Free Parking Isn’t Green – Yeah, Right


Free Parking Isn’t Green – Yeah, Right

An article published over at The Good Men Project by Joe Cortright and my buddy Tony Jordan lambasts the (get this) The National Renewable Energy Lab for building a LEED Certified “green” garage because it is too big. It has all the ‘green’ credentials including solar panels and the rest, but it isn’t green because of its very existence. You can check it out on

Seems Joe and Tony feel that having a garage encourages people to drive and therefore pollute the planet with their gas guzzling vehicles. This garage has 1500 spaces to support a building housing 1200 people. It doesn’t say whether the NREL is expanding and perhaps could house more than 1500 but who cares, it’s a garage. And, its located in a suburban location where people, darn it, will be forced to drive to get to work.

Damn those planners at NREL. They could have built in downtown Denver where there are plenty of apartments for their 1200 employees and their families. Just where everyone wants to be, in the central city. My guess is NREL built where it did because that’s where their employees live.

Joe and Tony, however feel that people should be forced to live in dense cities. To wit:

That’s the problem, really.  We have an abundance of proven technologies that are “high-performance, low-emission, energy-saving strategies”–they include dense cities, cycling, transit, walking and car pooling.  But technologies don’t work, or don’t work well if we subsidize people to use energy-wasting alternatives and locate large concentrations of workers in places where they have few alternatives but to drive single-occupancy vehicles.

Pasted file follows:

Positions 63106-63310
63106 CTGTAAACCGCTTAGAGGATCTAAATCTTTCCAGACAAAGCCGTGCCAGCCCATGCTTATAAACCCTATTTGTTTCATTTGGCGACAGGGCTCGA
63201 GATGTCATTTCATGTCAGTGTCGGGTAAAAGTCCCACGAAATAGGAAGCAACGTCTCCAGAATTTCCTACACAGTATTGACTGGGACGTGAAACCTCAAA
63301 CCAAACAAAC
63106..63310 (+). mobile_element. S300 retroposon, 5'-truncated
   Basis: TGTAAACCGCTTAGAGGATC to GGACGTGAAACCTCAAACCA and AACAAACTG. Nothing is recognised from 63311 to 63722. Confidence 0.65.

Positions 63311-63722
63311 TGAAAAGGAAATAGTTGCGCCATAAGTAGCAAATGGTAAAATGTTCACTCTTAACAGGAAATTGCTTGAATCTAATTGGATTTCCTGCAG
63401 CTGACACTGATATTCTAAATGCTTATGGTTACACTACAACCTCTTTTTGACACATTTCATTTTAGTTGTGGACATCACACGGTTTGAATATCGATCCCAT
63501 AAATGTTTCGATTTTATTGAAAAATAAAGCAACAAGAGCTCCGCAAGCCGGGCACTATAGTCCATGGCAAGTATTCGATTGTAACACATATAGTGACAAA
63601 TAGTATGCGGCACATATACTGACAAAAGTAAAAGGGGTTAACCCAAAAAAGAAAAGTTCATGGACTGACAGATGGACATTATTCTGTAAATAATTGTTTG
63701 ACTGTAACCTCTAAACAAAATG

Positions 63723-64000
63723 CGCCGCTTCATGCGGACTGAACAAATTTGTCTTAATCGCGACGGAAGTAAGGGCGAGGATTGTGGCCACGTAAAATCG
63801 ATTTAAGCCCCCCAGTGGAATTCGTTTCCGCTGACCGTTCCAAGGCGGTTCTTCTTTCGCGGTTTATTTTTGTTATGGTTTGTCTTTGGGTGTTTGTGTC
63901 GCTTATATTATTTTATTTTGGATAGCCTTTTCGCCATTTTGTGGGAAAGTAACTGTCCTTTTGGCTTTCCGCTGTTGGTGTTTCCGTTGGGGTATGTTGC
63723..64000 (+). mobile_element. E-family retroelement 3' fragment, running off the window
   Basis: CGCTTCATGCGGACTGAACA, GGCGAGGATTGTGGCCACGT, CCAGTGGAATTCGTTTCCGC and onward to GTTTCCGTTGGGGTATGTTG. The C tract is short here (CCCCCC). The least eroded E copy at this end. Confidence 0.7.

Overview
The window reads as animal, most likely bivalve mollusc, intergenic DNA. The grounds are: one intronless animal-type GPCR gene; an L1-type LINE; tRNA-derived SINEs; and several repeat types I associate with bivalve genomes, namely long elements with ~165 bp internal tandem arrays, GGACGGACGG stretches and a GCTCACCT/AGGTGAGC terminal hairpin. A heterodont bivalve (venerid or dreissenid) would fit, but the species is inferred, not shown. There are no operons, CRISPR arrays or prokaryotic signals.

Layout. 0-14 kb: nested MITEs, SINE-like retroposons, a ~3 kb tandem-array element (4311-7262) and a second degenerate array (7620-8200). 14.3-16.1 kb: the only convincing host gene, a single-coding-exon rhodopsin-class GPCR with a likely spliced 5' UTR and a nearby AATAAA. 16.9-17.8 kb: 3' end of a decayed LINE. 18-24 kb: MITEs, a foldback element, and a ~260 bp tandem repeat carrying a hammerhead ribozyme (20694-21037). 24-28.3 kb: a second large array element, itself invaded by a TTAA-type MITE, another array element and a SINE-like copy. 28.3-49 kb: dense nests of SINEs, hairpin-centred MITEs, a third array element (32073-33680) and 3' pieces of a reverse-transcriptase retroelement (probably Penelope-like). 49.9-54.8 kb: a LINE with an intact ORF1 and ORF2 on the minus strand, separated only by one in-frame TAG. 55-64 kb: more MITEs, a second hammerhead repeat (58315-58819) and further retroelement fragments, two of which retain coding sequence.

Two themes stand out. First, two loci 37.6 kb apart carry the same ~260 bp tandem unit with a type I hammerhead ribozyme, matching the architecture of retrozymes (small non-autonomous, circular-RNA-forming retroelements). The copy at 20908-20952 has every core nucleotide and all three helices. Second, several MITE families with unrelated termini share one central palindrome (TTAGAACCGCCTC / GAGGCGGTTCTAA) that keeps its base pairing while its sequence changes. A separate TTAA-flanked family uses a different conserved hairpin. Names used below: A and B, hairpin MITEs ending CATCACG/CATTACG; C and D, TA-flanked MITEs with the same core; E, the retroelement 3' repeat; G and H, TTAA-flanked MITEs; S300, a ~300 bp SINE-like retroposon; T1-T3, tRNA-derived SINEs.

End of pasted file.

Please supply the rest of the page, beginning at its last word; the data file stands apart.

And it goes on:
First of all, dense cities are required if you want walking, cycling and transit. I guess that’s where we are going. I assume Joe and Tony never heard of incentivizing car pooling if the company is so ‘green’ and the employees want it. They could still park for free but if they car pooled they could park close in, maybe get a few bucks bonus, who knows.

The first mistake NREL made was locating where it did (over 370 acres) I’m sure there’s plenty of open space in dense central cities. Then it built a garage. Who do they think they are?

Come on, Tony, aren’t there enough places to attack without attacking the very company that is attempting to promote green energy?  The irony of it all.


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John Van Horn

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